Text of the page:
Giant Panda at the Smithsonian’s National Zoo Gives Birth to Cub
Giant panda Mei Xiang (may-SHONG) gave birth to a cub at the Smithsonian’s National Zoo 5:32 p.m. The panda team heard the cub vocalize and glimpsed the cub for the first time briefly immediately after the birth. Mei Xiang picked the cub up immediately and began cradling and caring for it.
Behavior watchers have been monitoring her 24 hours a day since Aug. 7 via the panda cams. The panda team began preparing for a birth when they saw her water break around 3:36 p.m. and she began having contractions. Mei Xiang started spending extended amounts of time body licking and cradling her toys Aug. 11, all signs that she could give birth.
For the first time this year scientists used another test developed by the Memphis Zoo which analyzed Mei Xiang’s levels of prostaglandin metabolite (a fatty acid) to narrow the window when she would give birth or experience a pseudopregnancy. Scientists at the Memphis Zoo performed the analysis and determined that if Mei Xiang were pregnant she would likely give birth during the last week of August. If she were not, her pseudopregnancy would have likely ended in early September.
“I’m glued to the new panda cams and thrilled to hear the squeals, which appear healthy, of our newborn cub,” said Dennis Kelly, director of the Smithsonian’s National Zoo. “Our expansive panda team has worked tirelessly analyzing hormones and behavior since March, and as a result of their expertise and our collaboration with scientists from around the world we are celebrating this birth.”
Keepers and veterinarians will perform a preliminary health exam on the cub within the next 48 hours. Li Guo, lead giant panda keeper at the China Conservation and Research Center for the Giant Panda in Wolong, is at the National Zoo supporting the giant panda keepers. Li and the Zoo’s panda team will perform health checks every few days during the next week. The panda cams will be briefly turned off when the team performs the health checks.
National Zoo scientists detected a secondary rise in Mei Xiang’s urinary progesterone July 10. The rise indicated that she would either have a cub or experience the end of a pseudopregnancy within 40 to 55 days. In the weeks since, keepers and veterinarians have monitored Mei Xiang closely. She has exhibited behavior consistent with a pregnancy or pseudopregnancy since the end of July. Her appetite has been steadily decreasing, and during the past few weeks she has spent significantly more time in her den. Veterinarians had been attempting regular ultrasounds to monitor changes in her reproductive tract and look for evidence of a fetus since late June, but Mei Xiang chose to stop participating in them several weeks ago. The only definitive way to determine if a female is pregnant before she gives birth to a cub is to detect a fetus on an ultrasound. Mei Xiang’s last ultrasound was Aug. 5, during which veterinarians saw no evidence of a fetus.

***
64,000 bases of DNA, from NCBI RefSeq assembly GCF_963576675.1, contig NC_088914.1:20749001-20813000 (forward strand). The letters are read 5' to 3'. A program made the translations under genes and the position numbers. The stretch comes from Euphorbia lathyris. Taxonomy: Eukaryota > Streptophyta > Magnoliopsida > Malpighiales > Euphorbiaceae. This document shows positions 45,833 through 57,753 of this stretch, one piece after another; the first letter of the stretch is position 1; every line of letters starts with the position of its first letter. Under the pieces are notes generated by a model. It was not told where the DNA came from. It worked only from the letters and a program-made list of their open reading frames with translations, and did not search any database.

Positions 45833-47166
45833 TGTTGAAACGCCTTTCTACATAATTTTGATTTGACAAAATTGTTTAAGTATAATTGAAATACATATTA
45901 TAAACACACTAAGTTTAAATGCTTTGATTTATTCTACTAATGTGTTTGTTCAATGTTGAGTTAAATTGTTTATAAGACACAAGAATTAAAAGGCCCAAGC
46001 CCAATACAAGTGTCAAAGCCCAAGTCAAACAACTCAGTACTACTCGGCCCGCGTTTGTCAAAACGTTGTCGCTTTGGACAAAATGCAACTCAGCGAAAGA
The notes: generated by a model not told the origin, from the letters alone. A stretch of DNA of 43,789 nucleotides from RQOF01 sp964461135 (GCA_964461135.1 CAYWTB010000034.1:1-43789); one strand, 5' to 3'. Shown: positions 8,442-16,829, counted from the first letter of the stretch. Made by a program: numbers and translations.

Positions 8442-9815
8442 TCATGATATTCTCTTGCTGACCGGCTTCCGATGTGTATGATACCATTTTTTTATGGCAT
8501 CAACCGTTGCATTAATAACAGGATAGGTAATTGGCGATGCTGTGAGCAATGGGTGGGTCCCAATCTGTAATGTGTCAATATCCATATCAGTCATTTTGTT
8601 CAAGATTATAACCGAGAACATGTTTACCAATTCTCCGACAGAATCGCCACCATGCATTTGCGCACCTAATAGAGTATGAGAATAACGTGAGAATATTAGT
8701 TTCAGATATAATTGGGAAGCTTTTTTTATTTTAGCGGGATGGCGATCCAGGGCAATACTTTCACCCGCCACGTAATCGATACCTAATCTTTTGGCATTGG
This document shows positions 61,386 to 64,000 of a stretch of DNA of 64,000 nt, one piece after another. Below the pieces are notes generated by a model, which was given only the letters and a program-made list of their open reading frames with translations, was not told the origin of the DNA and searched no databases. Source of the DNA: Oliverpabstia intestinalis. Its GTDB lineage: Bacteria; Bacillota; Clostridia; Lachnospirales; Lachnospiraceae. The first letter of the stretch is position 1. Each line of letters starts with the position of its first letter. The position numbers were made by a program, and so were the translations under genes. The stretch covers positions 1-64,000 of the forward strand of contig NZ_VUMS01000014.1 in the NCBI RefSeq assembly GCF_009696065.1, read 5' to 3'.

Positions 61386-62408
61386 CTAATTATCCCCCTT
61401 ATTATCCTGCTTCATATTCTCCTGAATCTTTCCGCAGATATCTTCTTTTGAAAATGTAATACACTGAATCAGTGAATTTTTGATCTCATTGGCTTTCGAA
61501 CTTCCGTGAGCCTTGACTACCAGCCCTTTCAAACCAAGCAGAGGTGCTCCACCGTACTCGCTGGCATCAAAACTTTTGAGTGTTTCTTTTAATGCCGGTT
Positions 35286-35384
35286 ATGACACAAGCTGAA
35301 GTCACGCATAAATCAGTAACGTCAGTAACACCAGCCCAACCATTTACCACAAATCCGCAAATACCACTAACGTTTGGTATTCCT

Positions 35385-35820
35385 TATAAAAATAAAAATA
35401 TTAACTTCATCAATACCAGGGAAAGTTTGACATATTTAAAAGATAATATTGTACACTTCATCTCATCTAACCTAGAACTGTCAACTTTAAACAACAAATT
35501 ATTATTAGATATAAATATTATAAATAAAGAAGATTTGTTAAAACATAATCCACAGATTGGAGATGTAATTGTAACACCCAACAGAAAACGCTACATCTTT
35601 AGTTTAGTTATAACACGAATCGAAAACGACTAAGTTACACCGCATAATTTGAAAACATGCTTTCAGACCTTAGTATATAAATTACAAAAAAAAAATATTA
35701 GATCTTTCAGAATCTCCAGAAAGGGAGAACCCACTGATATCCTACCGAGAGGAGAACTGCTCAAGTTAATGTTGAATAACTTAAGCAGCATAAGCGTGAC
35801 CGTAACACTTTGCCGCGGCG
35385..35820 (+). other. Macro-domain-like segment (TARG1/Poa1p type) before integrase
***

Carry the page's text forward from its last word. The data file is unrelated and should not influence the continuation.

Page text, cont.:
Mei Xiang was artificially inseminated twice March 30 after natural breeding attempts with the Zoo’s male giant panda, Tian Tian (t-YEN t-YEN), were unsuccessful. A team of Zoo scientists and veterinarians, including Tang Chunxiang, the assistant director and chief veterinarian of the China Conservation and Research Center for the Giant Panda at Wolong, performed the artificial inseminations. During the first procedure she was artificially inseminated with a combination of fresh semen collected from Tian Tian and frozen semen collected from Tian Tian in 2003. The second procedure was performed with frozen semen collected from Tian Tian in 2003 and frozen semen collected from the San Diego Zoo’s male giant panda, Gao Gao, in 2003. National Zoo scientists will perform a paternity analysis in the coming weeks to determine which male sired the cub. This is Mei Xiang’s third cub born as the result of an artificial insemination.
The panda team expects Mei Xiang to spend almost all of her time in her den for the next two weeks with her newborn cub. The David M. Rubenstein Family Giant Panda Habitat has been closed to the public since Aug. 2, and will remain closed until further notice to provide quiet for Mei Xiang and her cub. Both will be visible on the panda cam. Visitors can see Tian Tian in his outdoor habitat and on the panda cam.
Mei Xiang gave birth to her first cub, Tai Shan, July 9, 2005. Tai Shan was born as a result of artificial insemination and now lives at the Panda Base in BiFengxia in Ya’an, China. Mei Xiang gave birth to her second cub born as the result of an artificial insemination Sept. 16, 2012. Six days after her birth, the giant panda cub died from liver damage caused by underdeveloped lungs.
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